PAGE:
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Peter Norvig on Information Value - Dictionary of Arguments

Norvig I 629
Information value/AI research/Norvig/Russell: One of the most important parts of decision making is knowing what questions to ask. Tests are often expensive and sometimes hazardous (both directly and because of associated delays). Their importance depends on two factors: whether the test results would lead to a significantly better (…) plan, and how likely the various test results are.
Example: (…) an oil company is hoping to buy one of n indistinguishable blocks of ocean-drilling rights. (…) exactly one of the blocks contains oil worth C dollars, while the others are worthless. The asking price of each block is C/n dollars. (…)a seismologist offers the company the results of a survey of block number 3, which indicates definitively whether the block contains oil. How much should the company be willing to pay for the information?
With probability 1/n, the survey will indicate oil in block 3. In this case, the company will buy block 3 for C/n dollars and make a profit of C −C/n = (n − 1)C/n dollars. With probability (n−1)/n, the survey will show that the block contains no oil, in which case the company will buy a different block. (…) the company should be willing to pay the seismologist up to C/n dollars for the information: the information is worth as much as the block itself.
The value of information derives from the fact that with the information, one’s course of action can be changed to suit the actual situation. One can discriminate according to the situation, whereas without the information, one has to do what’s best on average over the possible situations.
Def Information value/Norvig: (…) the value of a given piece of information is defined to be the difference in expected value between best actions before and after information is obtained. >Multi-attribute utility/AI Research, >Decision networks/Norvig.
Norvig I 631
Nonnegative value of information: can [information] actually have negative expected value? Intuitively, one should expect this to be impossible. After all, one could in the worst case just ignore the information and pretend that one has never received it. This is confirmed by the following theorem, which applies to any decision-theoretic agent: The expected value of information is nonnegative. >Software agents/Norvig.
Agents/AI/information value: A sensible agent should ask questions in a reasonable order, should avoid asking questions that are irrelevant, should take into account the importance of each piece of information in relation to its cost, and should stop asking questions when that is appropriate. All of these capabilities can be achieved by using the value of information as a guide.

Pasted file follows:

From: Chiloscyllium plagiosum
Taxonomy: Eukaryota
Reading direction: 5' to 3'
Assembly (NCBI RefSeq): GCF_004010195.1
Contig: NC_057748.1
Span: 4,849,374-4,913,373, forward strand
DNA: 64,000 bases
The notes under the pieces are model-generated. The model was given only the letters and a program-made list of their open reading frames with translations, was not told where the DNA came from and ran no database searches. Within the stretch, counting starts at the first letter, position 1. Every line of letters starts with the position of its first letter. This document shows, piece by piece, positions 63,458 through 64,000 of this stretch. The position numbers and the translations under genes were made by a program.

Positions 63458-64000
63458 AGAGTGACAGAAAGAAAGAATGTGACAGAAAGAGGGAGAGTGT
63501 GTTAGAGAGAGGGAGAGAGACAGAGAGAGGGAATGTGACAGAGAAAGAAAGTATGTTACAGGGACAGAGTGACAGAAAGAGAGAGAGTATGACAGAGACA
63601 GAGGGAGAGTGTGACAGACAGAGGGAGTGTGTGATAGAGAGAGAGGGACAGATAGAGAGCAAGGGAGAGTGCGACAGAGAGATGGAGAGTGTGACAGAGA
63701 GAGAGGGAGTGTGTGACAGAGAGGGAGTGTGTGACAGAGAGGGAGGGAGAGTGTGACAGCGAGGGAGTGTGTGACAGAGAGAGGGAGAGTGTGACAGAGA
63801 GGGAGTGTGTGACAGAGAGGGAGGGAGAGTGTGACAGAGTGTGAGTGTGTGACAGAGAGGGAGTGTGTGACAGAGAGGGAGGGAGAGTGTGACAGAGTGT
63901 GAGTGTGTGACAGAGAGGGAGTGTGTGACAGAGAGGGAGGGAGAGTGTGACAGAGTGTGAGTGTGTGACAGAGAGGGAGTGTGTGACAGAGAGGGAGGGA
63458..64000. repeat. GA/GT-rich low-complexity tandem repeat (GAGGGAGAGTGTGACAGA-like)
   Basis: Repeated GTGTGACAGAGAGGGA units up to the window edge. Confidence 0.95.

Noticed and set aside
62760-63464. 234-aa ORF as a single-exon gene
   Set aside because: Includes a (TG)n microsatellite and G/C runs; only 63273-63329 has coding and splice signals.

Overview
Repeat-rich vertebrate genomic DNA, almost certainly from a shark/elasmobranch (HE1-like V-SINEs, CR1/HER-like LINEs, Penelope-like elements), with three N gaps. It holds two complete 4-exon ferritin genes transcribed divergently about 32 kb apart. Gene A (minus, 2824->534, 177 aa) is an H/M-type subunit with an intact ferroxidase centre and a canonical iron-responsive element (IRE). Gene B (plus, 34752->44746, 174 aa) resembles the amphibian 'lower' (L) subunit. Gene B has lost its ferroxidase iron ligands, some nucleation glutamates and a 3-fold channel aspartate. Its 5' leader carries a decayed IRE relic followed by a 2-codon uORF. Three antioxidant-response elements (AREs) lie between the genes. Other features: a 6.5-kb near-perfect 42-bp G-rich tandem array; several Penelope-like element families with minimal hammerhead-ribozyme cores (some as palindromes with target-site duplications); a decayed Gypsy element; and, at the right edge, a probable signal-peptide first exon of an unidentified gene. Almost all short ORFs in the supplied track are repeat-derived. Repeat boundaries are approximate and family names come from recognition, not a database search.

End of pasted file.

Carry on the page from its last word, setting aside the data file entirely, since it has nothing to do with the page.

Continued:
Norvig I 639
The theory of information value was explored first in the context of statistical experiments, where a quasi-utility (entropy reduction) was used (Lindley, 1956)(1). The Russian control theorist Ruslan Stratonovich (1965)(2) developed the more general theory presented here, in which information has value by virtue of its ability to affect decisions. Stratonovich’s work was not known in the West, where Ron Howard (1966)(3) pioneered the same idea. His paper ends with the remark “If information value theory and associated decision theoretic structures do not in the future occupy a large part of the education of engineers, then the engineering profession will find that its traditional role of managing scientific and economic resources for the benefit of man has been forfeited to another profession.” To date, the implied revolution in managerial methods has not occurred.
Recent work by Krause and Guestrin (2009)(4) shows that computing the exact nonmyopic value of information is intractable even in polytree networks. There are other cases - more restricted than general value of information—in which the myopic algorithm does provide a provably good approximation to the optimal sequence of observations (Krause et al., 2008)(5). In some cases - for example, looking for treasure buried in one of n places – ranking experiments in order of success probability divided by cost gives an optimal solution (Kadane and Simon, 1977)(6).


1. Lindley, D. V. (1956). On a measure of the information provided by an experiment. Annals of Mathematical Statistics, 27(4), 986–1005.
2. Stratonovich, R. L. (1965). On value of information. Izvestiya of USSR Academy of Sciences, Technical
Cybernetics, 5, 3–12.
3. Howard, R. A. (1966). Information value theory. IEEE Transactions on Systems Science and Cybernetics,
SSC-2, 22–26.
4. Krause, A. and Guestrin, C. (2009). Optimal value of information in graphical models. JAIR, 35, 557 -
591.
5. Krause, A., McMahan, B., Guestrin, C., and Gupta, A. (2008). Robust submodular observation selection.
JMLR, 9, 2761–2801.
6. Kadane, J. B. and Simon, H. A. (1977). Optimal strategies for a class of constrained sequential problems. Annals of Statistics, 5, 237–255.


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Explanation of symbols: Roman numerals indicate the source, arabic numerals indicate the page number. The corresponding books are indicated on the right hand side. ((s)…): Comment by the sender of the contribution. Translations: Dictionary of Arguments
The note [Author1]Vs[Author2] or [Author]Vs[term] is an addition from the Dictionary of Arguments. If a German edition is specified, the page numbers refer to this edition.

Norvig I
Peter Norvig
Stuart J. Russell
Artificial Intelligence: A Modern Approach Upper Saddle River, NJ 2010


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